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  1. Some would point to as being equally or more difficult. However, this is only true if one is not aware of . doesn’t actually say anyone is eternally tormented. Rather it is inferred that smoke rising forever means that the fire burns forever and thus everyone being burned is eternally tormented in an ever-burning fire. However, uses the idiom of smoke rising forever to speak of the destruction of a city, not of anyone or anything actually burning and producing smoke. The resources in the footnotes for can also give more explanation of this passage. []
  2. Some passages mention torment (e.g. ), some mention eternity (e.g. ), and some say things that one who has been told from childhood that hell is a place of eternal torment will understandably assume is referring to eternal torment (e.g. ). , however, actually outright says, of the devil, beast, and false prophet, that “they will be tormented day and night for ever and ever.” []
  3. Joseph Dear. The Bible Teaches Annihilationism (n.d.), http://www.3ringbinder.org/uploads/1/9/1/0/1910989/the_bible_teaches_annihilationism_1st_edition_pdf_version.pdf (accessed on December 19, 2015). []
  4. Glenn Peoples, “Why I Am an Annihilationist,” Right Reason, n.d., http://www.rightreason.org/articles/theology/annihilationist.pdf (accessed August 17th, 2015). []
  5. Rethinking Hell Podcast, Episode 7. []
  6. Some also argue that the fate of humans isn’t even separable from that of the devil, and that if this passage proves eternal torment for anyone, it proves it for all who oppose God. []
  7. For more on the ubiquitous use of symbolic imagery in Revelation, see Chris Date’s “Annihilation in Revelation” Part 1 and Part 2. []
  8. See for more on the symbolism of the beast. []
  9. William Robert West (Westbow 2011), 439. []
  10. The one out a traditionalist would have here is to say that, in real life, death is a living creature that will be tormented day and night for ever and ever. That said, I can’t imagine most traditionalists would be willing to make that argument in any serious manner. []
  11. For example, see Peoples, “Why I Am an Annihilationist,” 41-42. []
  12. There is not a perfect correspondence to the whore of Babylon and the devil, beast, and false prophet, since they are said to be tormented forever, and there is reason to believe that the symbolic woman at some point dies, in light of . If this were not the case, and she were said to be eternally tormented, it would make my job a lot easier, but the Bible says what it says. Nevertheless, it is noteworthy that in this highly symbolic context, we see a connection made between the torment of a personalized symbol and the destruction of the entity (in this case a city) that the symbol represents. []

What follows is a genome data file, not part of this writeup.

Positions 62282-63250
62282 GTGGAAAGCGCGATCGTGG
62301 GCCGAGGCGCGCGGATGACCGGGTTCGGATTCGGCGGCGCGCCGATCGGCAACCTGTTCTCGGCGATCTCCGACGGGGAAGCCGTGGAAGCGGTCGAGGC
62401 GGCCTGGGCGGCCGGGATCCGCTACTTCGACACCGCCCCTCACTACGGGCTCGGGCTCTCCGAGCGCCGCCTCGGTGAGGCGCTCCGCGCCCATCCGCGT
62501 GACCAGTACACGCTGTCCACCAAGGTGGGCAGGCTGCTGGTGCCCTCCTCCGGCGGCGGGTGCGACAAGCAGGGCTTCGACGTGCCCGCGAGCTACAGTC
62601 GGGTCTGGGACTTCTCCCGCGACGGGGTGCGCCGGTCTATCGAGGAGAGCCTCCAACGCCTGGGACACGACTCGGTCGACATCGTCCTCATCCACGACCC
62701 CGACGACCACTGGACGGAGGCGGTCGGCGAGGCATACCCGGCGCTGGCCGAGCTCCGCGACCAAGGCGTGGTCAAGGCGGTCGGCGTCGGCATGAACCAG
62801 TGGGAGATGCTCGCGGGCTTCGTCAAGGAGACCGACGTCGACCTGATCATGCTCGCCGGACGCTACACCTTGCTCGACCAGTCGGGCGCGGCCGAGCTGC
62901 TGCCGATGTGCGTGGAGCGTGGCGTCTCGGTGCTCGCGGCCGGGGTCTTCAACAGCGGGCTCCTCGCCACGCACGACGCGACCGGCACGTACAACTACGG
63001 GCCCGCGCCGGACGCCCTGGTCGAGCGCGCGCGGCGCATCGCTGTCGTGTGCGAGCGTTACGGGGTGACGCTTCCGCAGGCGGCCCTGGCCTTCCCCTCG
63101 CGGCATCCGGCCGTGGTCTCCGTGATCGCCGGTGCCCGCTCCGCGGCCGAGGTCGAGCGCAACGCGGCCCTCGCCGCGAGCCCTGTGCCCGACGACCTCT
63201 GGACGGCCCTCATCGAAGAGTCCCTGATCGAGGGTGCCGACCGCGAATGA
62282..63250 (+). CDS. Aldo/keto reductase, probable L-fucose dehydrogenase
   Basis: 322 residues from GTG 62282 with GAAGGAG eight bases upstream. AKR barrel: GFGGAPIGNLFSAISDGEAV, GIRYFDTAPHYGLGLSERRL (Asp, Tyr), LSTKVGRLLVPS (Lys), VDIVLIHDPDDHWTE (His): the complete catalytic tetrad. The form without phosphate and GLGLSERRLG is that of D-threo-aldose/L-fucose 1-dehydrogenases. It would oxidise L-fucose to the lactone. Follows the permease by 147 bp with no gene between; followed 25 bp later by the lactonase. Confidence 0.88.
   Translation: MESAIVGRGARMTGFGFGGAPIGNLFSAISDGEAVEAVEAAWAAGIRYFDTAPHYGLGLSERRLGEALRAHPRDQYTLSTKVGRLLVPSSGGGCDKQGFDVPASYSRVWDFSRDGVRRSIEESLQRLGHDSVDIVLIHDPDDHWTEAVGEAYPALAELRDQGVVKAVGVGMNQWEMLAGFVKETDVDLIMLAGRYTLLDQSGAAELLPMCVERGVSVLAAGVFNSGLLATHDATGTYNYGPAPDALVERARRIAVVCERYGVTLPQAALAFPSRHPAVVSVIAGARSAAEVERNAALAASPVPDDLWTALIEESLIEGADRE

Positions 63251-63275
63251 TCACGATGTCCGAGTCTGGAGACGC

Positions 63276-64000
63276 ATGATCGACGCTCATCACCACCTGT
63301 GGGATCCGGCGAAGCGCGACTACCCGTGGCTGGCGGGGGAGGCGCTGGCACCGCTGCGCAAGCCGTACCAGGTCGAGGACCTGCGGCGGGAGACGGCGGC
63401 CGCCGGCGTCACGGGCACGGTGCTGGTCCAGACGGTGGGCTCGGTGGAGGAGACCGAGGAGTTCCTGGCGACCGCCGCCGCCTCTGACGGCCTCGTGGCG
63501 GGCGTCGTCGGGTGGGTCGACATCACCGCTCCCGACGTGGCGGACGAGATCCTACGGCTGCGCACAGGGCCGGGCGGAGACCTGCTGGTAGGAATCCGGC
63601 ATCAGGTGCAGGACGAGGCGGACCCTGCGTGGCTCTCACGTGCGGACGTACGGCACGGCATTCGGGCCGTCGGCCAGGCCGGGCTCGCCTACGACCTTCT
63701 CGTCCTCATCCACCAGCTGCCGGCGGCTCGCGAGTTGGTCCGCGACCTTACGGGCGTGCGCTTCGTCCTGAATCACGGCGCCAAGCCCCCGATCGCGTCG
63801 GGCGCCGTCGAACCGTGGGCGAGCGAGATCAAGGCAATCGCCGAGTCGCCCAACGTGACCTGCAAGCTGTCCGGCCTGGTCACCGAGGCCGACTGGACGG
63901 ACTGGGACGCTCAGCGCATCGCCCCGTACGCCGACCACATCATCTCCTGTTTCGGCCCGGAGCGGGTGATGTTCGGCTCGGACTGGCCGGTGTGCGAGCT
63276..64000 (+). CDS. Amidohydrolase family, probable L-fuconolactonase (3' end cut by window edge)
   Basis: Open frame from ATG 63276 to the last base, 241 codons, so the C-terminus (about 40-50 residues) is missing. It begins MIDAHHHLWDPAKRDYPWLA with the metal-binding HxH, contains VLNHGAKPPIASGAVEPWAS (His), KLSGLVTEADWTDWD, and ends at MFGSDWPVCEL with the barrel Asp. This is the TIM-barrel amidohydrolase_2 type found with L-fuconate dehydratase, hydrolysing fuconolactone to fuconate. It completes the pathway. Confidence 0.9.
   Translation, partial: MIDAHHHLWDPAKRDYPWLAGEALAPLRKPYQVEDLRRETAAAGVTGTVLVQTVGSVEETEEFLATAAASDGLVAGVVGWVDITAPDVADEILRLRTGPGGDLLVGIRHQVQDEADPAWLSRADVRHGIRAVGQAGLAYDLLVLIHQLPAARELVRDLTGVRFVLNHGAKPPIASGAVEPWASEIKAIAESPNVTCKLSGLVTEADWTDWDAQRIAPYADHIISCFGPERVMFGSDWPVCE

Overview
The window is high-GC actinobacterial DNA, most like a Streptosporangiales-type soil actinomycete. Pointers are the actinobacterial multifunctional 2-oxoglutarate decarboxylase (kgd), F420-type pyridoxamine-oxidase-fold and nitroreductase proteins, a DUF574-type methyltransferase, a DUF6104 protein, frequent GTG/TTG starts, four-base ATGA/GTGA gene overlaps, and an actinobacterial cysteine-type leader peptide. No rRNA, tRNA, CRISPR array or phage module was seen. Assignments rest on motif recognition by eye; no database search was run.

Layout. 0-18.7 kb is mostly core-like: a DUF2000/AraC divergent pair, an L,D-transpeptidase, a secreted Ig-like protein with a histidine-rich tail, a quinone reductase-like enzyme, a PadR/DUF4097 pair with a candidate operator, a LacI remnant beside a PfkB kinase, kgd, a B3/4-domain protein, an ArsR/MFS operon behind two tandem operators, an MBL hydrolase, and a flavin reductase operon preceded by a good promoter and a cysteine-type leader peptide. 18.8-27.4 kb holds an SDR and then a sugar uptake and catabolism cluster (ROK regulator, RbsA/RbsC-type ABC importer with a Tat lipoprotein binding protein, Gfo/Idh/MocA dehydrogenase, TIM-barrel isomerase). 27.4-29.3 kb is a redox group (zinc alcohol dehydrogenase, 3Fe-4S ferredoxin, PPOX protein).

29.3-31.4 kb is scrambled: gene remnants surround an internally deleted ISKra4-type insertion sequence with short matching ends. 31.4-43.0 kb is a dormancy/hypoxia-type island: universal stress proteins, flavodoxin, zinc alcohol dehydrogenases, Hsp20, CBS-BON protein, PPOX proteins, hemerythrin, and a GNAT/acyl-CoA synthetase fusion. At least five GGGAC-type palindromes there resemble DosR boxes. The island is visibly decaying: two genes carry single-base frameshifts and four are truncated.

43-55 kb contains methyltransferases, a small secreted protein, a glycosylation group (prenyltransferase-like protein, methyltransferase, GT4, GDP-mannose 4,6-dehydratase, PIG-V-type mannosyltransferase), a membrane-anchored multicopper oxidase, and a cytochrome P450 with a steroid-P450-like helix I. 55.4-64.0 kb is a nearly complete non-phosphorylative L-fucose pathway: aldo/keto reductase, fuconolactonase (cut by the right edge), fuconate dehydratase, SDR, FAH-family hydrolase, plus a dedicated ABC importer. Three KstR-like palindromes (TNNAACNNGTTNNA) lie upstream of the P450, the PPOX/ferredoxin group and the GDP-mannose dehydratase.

13. For an explanation of why calling the beast a “king” is still consistent with the beast representing a kingdom and not a tormentable individual, see Dear, Section XIII, Subsection J, Page 154. []
  14. Robert Peterson, “The Case for Traditionalism,” Two Views of Hell: A Biblical and Theological Dialogue, by Edward Fudge and Robert Peterson (Intervarsity, 2000), 425. []
  15. For the significance of this to related issues, see Dear, Section XL, Subsection I, Pages 425-427. []
  16. For more on the second death and problems with common traditionalist conceptions of it, see Chris Date’s article on the topic here. []
  17. Some argue that the lake of fire does not symbolize the second death, but rather, “second death” means being cast into the lake of fire. Of course, this assumes that there is a literal lake of fire for “second death” to describe, and I will let the reader decide if they still think there is going to be a literal lake of fire for people (and the devil and death and hades) to burn in… []
  18. For this reason, some traditionalists may argue that the passage is not speaking of hell at all, which is at least a valid option. []
  19. John Gill, “Commentary on ,” The New John Gill Exposition of the Entire Bible (1999), reproduced at Studylight.org Commentaries, n.d., http://www.studylight.org/commentaries/geb/view.cgi?bk=22&ch=66 (accessed December 19, 2015). []
  20. “Some of the most harrowing of the Bible’s language about hell comes when it speaks of a worm constantly gnawing at those who are condemned to spend eternity there. In a passage that we noted earlier in this chapter God says of those in hell that ‘Their worm shall not die’ ().”
    John Blanchard, Whatever Happened to Hell, (EP books, 2014), kindle edition, location 2507. []
  21. Robert Peterson, Hell on Trial (P&R, 1995), 32-33. []
  22. Christopher Morgan, “Biblical Theology: Three Pictures of Hell,” Hell under Fire (Zondervan, 2004), 137. []
  23. Bill Wiese, 23 minutes in Hell (Charisma house, 2006), 142. []
  24. John Gerstner has an especially novel take when defending the view that this passage speaks of eternal torment while apparently trying to (unsuccessfully) remain literal in his interpretation: “But when one looks at the scene Isaiah presents, the whole point is that these are no ordinary ‘carcasses,” but ‘carcasses’ that do not die.”
    John Gerstner, Repent or Perish, (Soli deo Gloria, 1990), 121. []
  25. Although some do consider as referring to the fall of Jerusalem and not final judgment. []
  26. Notwithstanding less literal translations that translate the Greek psuche as soul when convenient but do not do so here. []